Discussion in 'The Red Room' started by Spaceturkey, Sep 25, 2013.
just wondering what folks think of this attitude?
Personal philosophies, to be applied at the individual level if the individual consents to it.
Henry Ford's incredible success gives his many memorable quotes added credibility, elevating potential maxims to the "sage advice" category of life.
Yet, for some reason, Ford trucks dominate my local Pick Your Part.
Nobody suggested that they be imposed, you tiresome fuck.
Why do you insist on trying to make this yet another thread about Albertarianism rather than answering the question as to what you think about the attitude in question?
Nobody ruled it out, either. So you're welcome.
You mean why don't I play your game by your rules? Because FUCK YOU, that's why.
As for the "high-minded", dimestore philosophy, it's pile of overgeneralized, rhetorical bullshit meant to sound like principled idealism to people who deal in bumper sticker slogans.
except this is nothing about your deluded ideas of "individualism" and "property", which only lead to serfdom. Ford stated these principals about industry in general, knowing that the only way an economy thrive is if the workers can afford the products they produce.
Worked for Henry Ford and the Model-T for sure (who this quote is from I believe). You make a high quality product so people will buy it, you keep production costs as low as possible to maximize profit, you pay good workers a good salary to keep them around to add value to the company.
The other Ford quotes are good as well. No complaints here.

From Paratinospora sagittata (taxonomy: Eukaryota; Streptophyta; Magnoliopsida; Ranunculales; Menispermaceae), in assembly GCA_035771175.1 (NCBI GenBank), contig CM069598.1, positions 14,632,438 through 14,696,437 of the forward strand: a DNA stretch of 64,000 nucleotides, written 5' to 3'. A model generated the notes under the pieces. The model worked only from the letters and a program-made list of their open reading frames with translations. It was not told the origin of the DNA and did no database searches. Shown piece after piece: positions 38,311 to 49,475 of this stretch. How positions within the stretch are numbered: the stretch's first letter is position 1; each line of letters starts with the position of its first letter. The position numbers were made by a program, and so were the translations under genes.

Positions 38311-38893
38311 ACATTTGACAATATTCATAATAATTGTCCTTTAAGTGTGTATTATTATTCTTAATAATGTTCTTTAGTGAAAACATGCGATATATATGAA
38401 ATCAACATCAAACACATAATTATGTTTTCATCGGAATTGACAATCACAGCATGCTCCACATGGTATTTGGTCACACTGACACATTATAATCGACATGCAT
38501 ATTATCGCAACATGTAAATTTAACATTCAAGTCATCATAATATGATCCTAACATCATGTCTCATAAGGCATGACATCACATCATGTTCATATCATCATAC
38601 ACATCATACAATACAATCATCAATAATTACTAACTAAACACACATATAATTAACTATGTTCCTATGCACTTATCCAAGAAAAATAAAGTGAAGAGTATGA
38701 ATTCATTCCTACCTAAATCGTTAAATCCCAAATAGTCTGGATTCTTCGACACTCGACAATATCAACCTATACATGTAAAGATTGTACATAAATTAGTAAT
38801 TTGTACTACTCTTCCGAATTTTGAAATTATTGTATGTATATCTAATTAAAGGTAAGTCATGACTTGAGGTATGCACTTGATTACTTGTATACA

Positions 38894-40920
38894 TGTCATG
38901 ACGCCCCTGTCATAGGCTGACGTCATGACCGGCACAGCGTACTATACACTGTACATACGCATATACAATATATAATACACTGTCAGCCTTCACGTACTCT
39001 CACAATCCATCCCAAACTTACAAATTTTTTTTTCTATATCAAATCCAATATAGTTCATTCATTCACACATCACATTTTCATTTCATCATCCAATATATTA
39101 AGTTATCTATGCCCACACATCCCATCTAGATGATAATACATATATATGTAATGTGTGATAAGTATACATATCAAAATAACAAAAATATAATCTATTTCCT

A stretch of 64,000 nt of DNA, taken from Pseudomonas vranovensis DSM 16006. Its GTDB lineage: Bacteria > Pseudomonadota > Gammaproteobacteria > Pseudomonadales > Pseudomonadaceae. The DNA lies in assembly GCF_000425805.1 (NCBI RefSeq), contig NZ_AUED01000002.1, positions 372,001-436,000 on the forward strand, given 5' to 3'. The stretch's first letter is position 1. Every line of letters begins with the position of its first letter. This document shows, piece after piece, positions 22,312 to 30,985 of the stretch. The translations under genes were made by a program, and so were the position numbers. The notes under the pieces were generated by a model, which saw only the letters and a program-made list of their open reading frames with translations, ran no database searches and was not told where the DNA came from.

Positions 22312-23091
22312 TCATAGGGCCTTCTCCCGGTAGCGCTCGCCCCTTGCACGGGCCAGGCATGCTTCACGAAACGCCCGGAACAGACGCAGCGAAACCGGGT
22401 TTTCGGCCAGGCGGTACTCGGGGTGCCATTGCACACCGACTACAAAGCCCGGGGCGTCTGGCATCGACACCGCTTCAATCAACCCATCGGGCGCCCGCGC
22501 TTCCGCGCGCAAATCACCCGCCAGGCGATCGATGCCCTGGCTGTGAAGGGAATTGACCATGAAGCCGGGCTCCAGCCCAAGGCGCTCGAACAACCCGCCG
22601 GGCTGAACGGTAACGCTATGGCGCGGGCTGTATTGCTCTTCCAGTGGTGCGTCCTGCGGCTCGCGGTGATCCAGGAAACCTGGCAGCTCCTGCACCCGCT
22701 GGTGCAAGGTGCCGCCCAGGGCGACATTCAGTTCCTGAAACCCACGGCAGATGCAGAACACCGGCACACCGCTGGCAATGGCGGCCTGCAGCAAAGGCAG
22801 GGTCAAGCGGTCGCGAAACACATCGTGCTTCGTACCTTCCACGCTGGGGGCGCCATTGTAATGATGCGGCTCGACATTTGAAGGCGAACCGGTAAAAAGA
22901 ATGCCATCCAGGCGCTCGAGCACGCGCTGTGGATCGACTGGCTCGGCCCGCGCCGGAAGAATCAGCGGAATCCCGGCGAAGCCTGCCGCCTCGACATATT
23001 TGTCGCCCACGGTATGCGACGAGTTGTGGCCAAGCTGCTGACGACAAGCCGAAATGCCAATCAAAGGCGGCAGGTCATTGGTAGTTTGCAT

things like "who is John Galt"?
Seriously... who is more credible on this subject? Henry Ford, or a character made up by someone who never did anything but write a couple of fantasy novels?
You might have said that then, instead of the same thing you always do about everything. Fresh topics of conversation and all.
But now back to ignoring you.
I wouldn't get to enraptured with Henry Ford, the man was a noted fascist, fan of Hitler, and the creepy industrial rubber plantation he tried to set up in the Amazon stinks of the type of cultural and economic imperialism that would have most of you clucking with disapproval if a Halliburton were doing it today.
So then can you at least give him the Stopped Clock Award, or can you acknowledge that the words are good advice no matter who said them?
To garamet, if a person says that there are things more important than money, then its fair to look into his value system, no?
No! It's enough to disparage that one, narrow form of greed!
As applied to his business model, yes.
In Ford's case, to the extent that his fascist tendencies affected his workers, yes. To the extent they inhabited his private thoughts, no.
Hmm, isn't that what Chik Fil A got into such an uproar over?
If their CEO chose to donate his personal income to anti-gay causes, that was his right.
If he chose to donate the profits from his business to anti-gay causes, that's problematic. Not illegal, but he shouldn't get his panties in a bunch if he's criticized for it. IIRC, he thought it made him a martyr.
If he chose to deny service to customers for any reason other than "No shirt, no shoes, no service," see above.
So if Fordlandia was Ford's values, enacted on a large and corporate scale, that's worth noting, right?
Is it your position, Flow, that the quotes Turkey posted are inextricably linked to fascism?
What is there about pre ww2 that isn't some form of creepy imperialism on someone's part?